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\title {Logic I \\ Lecture 10}

\maketitle

\def \ititle {Logic I}

\def \isubtitle {Lecture 10}

\begin{center}

{\Large

\textbf{\ititle}: \isubtitle

}

\iemail %

\end{center}

Readings refer to sections of the course textbook, \emph{Language, Proof and Logic}.

8.17-–8.19, *8.20–-8.23

9.4–-9.5, 9.8–-9.9

\section{∃Intro}

\emph{Reading:} §13.2

\section{∃Intro}

Although this is about the rule ∃Intro, I want to start by revising universal elimination.

Consider this argument. Actually it's not true that puffins have yellow beaks.

Well, there might be a bit of yellow,

but that's not what I'd call a yellow beak.

Anyway, back to the argument. How can we formalise it?

One approach would be to use sentence letters. Nothing wrong with this

except that it doesn't capture the structure in virtue of which the argument is valid. There's a counterexample to this form.

Here it is. So how can we do better?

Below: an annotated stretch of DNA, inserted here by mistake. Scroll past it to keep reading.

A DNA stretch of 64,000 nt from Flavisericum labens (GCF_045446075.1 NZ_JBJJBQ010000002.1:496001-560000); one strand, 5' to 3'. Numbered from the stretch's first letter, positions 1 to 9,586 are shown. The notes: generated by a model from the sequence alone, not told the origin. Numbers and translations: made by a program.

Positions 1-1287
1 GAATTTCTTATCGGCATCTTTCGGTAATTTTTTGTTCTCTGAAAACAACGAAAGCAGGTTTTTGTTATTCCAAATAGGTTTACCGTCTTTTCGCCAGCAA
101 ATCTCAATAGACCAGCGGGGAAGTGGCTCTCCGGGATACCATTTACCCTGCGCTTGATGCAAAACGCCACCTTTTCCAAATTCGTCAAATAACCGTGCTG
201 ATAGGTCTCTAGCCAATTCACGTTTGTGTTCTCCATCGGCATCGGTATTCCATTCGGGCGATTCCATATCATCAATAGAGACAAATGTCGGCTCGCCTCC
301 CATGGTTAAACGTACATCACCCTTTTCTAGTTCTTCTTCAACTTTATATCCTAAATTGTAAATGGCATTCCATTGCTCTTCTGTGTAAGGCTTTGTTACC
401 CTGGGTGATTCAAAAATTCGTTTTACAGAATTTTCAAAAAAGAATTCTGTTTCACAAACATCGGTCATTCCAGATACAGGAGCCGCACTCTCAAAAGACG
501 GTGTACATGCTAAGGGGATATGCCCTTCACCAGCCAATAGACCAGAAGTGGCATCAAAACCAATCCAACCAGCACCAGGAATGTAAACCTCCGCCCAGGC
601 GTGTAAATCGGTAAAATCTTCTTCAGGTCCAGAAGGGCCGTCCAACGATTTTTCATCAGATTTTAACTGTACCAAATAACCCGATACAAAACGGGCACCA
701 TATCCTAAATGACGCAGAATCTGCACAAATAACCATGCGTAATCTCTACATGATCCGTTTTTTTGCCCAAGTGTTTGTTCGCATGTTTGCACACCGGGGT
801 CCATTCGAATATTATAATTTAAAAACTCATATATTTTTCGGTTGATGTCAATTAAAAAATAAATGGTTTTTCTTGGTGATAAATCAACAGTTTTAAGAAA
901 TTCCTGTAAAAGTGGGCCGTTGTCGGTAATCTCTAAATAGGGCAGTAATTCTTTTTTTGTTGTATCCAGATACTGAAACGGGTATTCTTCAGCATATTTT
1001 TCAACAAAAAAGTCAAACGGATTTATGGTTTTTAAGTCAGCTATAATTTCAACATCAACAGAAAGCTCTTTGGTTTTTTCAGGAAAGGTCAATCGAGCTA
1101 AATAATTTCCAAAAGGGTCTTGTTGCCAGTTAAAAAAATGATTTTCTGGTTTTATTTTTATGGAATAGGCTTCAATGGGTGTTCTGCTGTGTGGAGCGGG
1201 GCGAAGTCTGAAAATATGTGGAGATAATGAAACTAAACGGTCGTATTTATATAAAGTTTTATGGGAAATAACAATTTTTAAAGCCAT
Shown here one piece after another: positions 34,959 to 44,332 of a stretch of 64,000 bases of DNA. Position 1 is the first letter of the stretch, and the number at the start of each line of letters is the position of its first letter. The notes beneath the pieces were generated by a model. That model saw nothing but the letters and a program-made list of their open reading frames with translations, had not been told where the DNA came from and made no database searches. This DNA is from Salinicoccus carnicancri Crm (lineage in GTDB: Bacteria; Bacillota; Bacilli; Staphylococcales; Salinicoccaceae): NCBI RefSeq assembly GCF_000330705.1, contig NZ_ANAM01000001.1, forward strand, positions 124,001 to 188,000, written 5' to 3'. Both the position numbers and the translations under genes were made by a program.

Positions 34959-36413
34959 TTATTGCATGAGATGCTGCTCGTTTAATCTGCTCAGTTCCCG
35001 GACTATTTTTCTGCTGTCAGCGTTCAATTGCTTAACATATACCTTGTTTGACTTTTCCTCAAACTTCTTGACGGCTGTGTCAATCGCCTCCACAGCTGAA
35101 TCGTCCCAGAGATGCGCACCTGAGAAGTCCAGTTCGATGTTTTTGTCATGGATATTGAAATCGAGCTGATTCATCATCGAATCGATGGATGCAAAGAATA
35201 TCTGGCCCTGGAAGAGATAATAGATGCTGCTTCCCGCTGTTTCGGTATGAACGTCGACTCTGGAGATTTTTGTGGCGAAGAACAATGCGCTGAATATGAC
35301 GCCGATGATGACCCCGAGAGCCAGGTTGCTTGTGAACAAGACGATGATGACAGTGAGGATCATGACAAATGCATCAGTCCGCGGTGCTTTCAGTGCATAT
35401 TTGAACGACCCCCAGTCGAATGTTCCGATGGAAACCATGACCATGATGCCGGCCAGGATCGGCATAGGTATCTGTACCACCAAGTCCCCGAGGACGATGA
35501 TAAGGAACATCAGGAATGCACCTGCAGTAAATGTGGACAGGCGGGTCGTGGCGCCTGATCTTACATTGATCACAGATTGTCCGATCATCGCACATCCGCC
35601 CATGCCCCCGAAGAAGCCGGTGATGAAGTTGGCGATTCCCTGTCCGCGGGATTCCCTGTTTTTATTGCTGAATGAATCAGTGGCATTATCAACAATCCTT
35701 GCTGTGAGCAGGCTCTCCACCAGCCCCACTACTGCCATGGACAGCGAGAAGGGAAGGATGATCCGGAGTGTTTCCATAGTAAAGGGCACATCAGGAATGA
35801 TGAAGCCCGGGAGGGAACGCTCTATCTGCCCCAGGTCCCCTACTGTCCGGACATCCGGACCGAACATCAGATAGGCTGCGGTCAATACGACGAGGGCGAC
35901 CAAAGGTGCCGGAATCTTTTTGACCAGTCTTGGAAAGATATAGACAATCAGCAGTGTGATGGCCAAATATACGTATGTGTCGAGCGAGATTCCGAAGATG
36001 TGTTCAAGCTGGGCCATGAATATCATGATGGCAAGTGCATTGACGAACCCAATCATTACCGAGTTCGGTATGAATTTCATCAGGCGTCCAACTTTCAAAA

Start with the conclusion.

We need a name and a predicate.

These allow us to write the conclusion as 'YelBk(a)'. Easy, no? (It's supposed to be easy, we're just revising stuff.)

What about the second premise?

For this we need another predicate.

And then we can write this in awFOL as 'Puf(a)', Ayesha is a Puffin

Finally, we have to formalise the first premise. How?

Well you know that, for universal sentences, we're always going to work from this example about all Fs are Gs.

So, well you know how it goes by now I hope.

Now we have the argument translated into awFOL in such a way that the translation is logically valid too. Can we prove it?

Yes, we can.

To this end, we need the rule we looked at at the end of last lecture, universal elim.

This allows us to infer that what is true of all things is true of Ayehsa in particular.

In English, If she's a puffin then she has a yellow beak.

Of course we have to cite the rule we're using and the line we're applying it to.

So you remember how universal-elim goes. We start with a universally quantified sentence ...

... universal something ...

... and we add the something to our proof, replacing the variable with whatever name we like.

Meraviglioso

Now we have just what we need to get to the conclusion. But what's the rule and what lines should we cite?